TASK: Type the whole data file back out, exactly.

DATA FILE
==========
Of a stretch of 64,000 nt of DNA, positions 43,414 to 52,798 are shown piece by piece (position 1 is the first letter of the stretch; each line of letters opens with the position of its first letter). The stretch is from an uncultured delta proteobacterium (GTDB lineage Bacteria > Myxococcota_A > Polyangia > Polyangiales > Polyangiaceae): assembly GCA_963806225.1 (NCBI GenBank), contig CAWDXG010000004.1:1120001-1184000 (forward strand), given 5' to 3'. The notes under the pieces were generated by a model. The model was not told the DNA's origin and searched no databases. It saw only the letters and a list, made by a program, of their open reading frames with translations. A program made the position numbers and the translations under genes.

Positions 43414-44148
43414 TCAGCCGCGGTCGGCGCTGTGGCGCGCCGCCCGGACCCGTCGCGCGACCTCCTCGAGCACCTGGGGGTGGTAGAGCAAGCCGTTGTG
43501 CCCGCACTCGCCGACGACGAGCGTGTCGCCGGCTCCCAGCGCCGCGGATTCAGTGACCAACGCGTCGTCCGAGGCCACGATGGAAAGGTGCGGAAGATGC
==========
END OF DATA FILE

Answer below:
Of a stretch of 64,000 nt of DNA, positions 43,414 to 52,798 are shown piece by piece (position 1 is the first letter of the stretch; each line of letters opens with the position of its first letter). The stretch is from an uncultured delta proteobacterium (GTDB lineage Bacteria > Myxococcota_A > Polyangia > Polyangiales > Polyangiaceae): assembly GCA_963806225.1 (NCBI GenBank), contig CAWDXG010000004.1:1120001-1184000 (forward strand), given 5' to 3'. The notes under the pieces were generated by a model. The model was not told the DNA's origin and searched no databases. It saw only the letters and a list, made by a program, of their open reading frames with translations. A program made the position numbers and the translations under genes.

Positions 43414-44148
43414 TCAGCCGCGGTCGGCGCTGTGGCGCGCCGCCCGGACCCGTCGCGCGACCTCCTCGAGCACCTGGGGGTGGTAGAGCAAGCCGTTGTG
43501 CCCGCACTCGCCGACGACGAGCGTGTCGCCGGCTCCCAGCGCCGCGGATTCAGTGACCAACGCGTCGTCCGAGGCCACGATGGAAAGGTGCGGAAGATGC